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What Happens When Retail Landlords Invest in Their Tenants?

As store closures reach a record high in the wake of the pandemic, brands and property owners are working more closely together. But it’s not a perfect union.
Fivestory at 1020 Madison Avenue.
Fivestory at 1020 Madison Avenue. Courtesy.
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Ben Aryeh and his family have owned the building at 1020 Madison Avenue for more than four decades, including the gated ground-floor retail space that once housed Givenchy’s men’s store and, until, earlier this year, Lilly Pulitzer’s New York outpost.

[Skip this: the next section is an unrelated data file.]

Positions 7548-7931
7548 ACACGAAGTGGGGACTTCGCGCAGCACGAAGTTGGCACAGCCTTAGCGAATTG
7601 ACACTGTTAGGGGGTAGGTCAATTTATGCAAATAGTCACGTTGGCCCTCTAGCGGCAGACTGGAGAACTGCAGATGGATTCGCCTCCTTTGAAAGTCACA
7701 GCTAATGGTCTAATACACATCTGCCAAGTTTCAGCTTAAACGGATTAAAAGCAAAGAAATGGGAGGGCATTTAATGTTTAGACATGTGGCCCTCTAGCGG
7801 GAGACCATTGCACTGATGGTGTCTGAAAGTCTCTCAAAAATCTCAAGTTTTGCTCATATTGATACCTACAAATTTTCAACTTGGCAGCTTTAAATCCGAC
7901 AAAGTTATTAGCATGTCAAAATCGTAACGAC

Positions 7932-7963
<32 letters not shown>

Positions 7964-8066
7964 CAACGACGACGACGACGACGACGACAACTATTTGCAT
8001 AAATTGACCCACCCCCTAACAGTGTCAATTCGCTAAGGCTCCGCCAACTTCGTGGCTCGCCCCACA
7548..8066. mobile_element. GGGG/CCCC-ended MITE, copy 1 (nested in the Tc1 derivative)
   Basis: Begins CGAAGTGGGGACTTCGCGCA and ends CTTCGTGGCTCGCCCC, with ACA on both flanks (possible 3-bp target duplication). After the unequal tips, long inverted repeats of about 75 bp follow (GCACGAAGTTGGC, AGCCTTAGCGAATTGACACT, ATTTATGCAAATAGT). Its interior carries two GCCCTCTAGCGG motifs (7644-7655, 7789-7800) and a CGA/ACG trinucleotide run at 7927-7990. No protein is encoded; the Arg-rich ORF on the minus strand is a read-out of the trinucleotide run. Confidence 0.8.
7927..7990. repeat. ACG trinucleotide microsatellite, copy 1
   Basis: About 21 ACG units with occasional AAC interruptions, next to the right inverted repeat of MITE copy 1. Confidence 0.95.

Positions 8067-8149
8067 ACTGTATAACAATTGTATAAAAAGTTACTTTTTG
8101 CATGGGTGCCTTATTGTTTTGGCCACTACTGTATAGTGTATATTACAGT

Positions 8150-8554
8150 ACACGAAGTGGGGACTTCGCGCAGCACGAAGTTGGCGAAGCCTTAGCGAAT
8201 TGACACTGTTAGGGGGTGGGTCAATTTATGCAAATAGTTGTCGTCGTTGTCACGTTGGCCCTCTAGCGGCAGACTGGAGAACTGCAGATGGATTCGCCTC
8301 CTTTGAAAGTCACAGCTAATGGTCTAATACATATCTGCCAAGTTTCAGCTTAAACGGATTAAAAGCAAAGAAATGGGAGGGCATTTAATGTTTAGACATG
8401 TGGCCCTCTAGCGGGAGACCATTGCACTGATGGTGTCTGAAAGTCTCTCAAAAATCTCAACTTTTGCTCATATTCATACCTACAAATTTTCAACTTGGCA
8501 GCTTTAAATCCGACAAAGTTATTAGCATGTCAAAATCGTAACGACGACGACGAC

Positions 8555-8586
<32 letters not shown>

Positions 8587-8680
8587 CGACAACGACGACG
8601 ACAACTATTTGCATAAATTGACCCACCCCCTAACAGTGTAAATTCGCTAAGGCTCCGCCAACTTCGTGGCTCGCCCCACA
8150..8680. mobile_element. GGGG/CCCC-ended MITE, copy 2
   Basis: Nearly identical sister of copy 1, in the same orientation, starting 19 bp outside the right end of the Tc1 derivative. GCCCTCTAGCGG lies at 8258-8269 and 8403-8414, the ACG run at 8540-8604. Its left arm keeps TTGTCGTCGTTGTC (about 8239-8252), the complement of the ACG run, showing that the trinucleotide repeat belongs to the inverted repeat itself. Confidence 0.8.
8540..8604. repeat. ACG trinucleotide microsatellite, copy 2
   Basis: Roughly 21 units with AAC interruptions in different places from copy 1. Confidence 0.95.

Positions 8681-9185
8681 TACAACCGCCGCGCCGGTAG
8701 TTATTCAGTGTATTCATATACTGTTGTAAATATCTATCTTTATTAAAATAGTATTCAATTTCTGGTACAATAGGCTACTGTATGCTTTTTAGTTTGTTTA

Aryeh, who owns dozens of retail, commercial and residential properties in New York, was in negotiations with two possible tenants for the retail portion earlier this year — one luxury brand and one fashion — when he met Karen Murray, the new owner of luxury boutique Fivestory. He was charmed by her vision for the store and her honesty, he said.

But there was no way Murray could afford what the other contenders had offered to pay in rent. “He said, ‘Forget about the money, talk to me about your concept,’” Murray told BoF. “And he just fell in love with it.”

In February, Aryeh not only offered Murray the space at a discounted rate but also suggested that they become business partners — the first time he has ever invested in a tenant. As part of the deal, he would help her open new locations, and once the business turns a profit, he would have a slice of equity. The duo is now looking to open another Fivestory outpost in Soho at a space that Aryeh owns, as well as locations in the Hamptons and Palm Beach.

Fivestory at 1020 Madison avenue.